“The half-carat is the new three-carat." Jewelers Dropping Like Flies.

Discussion in 'Wall St. News' started by ByLoSellHi, Jul 6, 2009.

  1. Green shits...err...shoots!

    But surf said New York retail is white hot, especially at the high end!



    Too Precious for a Recession

    A Fortunoff Store in Westbury, N.Y. that once sold hundreds of watches is now closed due to bankruptcy.

    Published: July 6, 2009

    In a different economy, Billy Mitchell and Nicole Drucker of San Francisco might have splurged on a $10,000 engagement ring. But Ms. Drucker is out of work and they need to save for a house. So in April, Mr. Mitchell got down on one knee on the Golden Gate Bridge and proposed with a $4,000 diamond ring he had bought on the Internet.

    “We had to decide, where do we want the money?” Mr. Mitchell said. “On her finger?”

    In this economy, many consumers would rather keep their money in their wallets than on their fingers, necks or ears. As people re-examine their budgets, jewelry is turning out to be one of the easiest places to cut back — or trade down.

    “The half-carat is the new three-carat,” explained Hayley Corwick, who writes under the pseudonym Lila Delilah for Madison Avenue Spy, a blog about designer sales.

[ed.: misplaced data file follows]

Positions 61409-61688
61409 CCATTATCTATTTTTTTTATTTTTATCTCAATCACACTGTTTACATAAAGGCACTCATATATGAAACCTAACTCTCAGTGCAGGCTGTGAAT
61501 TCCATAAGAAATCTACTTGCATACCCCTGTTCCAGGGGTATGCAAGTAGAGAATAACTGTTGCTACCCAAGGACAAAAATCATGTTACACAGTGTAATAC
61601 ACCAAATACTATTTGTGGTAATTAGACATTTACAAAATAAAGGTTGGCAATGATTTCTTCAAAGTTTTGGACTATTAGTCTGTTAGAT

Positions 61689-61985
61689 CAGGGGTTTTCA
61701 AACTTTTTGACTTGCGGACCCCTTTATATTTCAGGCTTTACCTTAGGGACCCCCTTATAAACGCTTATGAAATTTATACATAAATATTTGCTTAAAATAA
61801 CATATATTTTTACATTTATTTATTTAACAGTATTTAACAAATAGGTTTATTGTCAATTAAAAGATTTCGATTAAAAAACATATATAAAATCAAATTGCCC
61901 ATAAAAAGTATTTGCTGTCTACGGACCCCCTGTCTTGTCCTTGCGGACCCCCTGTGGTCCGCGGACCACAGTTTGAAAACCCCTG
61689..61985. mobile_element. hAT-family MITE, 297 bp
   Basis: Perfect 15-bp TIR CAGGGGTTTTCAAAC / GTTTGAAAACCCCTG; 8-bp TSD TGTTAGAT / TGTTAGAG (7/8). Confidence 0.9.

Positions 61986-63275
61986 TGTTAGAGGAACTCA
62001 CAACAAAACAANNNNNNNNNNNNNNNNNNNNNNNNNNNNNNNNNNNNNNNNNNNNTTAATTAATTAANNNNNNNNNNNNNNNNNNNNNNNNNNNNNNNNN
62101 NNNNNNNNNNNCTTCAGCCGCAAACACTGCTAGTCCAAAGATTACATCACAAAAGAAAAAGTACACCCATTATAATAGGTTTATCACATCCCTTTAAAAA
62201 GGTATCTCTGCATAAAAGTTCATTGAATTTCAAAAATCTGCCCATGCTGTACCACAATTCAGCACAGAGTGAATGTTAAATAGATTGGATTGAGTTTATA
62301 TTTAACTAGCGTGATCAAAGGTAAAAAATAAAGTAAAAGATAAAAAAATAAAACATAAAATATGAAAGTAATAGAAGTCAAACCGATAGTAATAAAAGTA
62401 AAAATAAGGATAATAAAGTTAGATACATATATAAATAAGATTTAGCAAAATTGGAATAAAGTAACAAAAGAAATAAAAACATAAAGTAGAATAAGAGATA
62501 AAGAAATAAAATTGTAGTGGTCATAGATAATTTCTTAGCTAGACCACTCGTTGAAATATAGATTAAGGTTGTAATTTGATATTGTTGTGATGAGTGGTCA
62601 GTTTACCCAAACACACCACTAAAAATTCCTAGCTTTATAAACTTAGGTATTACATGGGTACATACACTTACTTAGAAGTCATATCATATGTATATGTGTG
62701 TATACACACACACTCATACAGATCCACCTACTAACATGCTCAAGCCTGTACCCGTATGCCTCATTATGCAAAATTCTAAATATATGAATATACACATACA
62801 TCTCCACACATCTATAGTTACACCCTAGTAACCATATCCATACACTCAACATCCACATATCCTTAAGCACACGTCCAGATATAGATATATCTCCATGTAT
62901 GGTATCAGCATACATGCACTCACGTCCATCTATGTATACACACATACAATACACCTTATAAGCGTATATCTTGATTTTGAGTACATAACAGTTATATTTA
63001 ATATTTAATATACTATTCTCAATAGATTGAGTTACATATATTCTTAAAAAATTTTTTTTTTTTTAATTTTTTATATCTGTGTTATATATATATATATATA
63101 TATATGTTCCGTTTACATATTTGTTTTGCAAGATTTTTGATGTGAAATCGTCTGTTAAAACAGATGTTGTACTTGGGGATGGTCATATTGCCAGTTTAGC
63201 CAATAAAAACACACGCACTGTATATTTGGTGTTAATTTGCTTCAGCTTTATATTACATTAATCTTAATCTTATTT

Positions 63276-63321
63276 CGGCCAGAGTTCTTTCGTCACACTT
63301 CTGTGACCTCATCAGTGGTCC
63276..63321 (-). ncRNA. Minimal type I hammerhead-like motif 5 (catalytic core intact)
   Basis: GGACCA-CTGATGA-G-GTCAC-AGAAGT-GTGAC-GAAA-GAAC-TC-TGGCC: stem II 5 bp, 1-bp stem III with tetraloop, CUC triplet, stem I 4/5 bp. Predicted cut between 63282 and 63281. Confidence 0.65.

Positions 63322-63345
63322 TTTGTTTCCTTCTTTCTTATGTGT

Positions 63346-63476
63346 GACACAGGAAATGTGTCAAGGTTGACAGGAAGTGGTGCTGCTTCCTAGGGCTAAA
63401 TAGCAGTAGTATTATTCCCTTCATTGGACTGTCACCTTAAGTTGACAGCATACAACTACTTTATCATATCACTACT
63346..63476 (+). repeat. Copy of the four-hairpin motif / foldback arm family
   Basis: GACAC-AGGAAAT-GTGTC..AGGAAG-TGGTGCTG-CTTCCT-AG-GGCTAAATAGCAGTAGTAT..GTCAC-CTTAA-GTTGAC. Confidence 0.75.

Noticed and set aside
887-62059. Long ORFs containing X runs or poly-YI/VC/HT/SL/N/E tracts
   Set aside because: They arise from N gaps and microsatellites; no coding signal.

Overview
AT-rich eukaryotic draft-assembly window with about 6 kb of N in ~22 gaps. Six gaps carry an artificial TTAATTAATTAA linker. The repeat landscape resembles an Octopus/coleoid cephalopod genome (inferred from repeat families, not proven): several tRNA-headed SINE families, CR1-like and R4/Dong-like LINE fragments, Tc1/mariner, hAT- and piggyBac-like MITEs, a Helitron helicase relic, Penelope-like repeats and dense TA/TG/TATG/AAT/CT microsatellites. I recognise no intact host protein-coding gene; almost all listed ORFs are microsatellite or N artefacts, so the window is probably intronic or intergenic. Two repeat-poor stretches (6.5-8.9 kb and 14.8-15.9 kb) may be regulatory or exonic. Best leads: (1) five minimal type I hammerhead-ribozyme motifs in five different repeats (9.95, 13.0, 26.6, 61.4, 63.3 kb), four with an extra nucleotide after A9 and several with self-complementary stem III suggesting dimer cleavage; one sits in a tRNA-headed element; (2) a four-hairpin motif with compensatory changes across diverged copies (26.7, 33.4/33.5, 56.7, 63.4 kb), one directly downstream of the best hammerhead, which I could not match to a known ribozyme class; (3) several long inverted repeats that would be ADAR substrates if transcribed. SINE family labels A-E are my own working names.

Yet the understandable penny-pinching by consumers is putting a painful squeeze on the jewelry industry.

    A diamond ring from Blue Nile, an online jeweler. The retailer also sells rings made with less expensive semiprecious stones.

    The new frugality has forced diamond mines to curtail production, led to deep discounting at jewelry chains, spurred hundreds of store closings and resulted in job cuts at boutiques and department stores. Because jewelry is expensive inventory that moves slowly even in better economic times, many stores are laden with debt — even though wholesale global prices of polished diamonds were down 15.4 percent in June compared with a year earlier.

    Experts say that when the shakeout is over, far fewer jewelers will be left standing. About 20 percent more American jewelers will go out of business this year than did last year, according to Kenneth Gassman, president of the Jewelry Industry Research Institute, an independent research practice.

    The jewelry chains that have filed for bankruptcy in the last year or so include Fortunoff, Whitehall Jewelers, Friedman’s, Christian Bernard and Ultra Stores (which operated jewelry departments inside Filene’s Basement and other chains).

    Still in business but posting losses, meanwhile, are big jewelry chains, both high end and low — from Harry Winston and Bulgari to Zales and Claire’s Stores.

    And while the venerable Tiffany & Company is still making money, sales have dropped 34 percent at its stores in this country that have been open at least a year.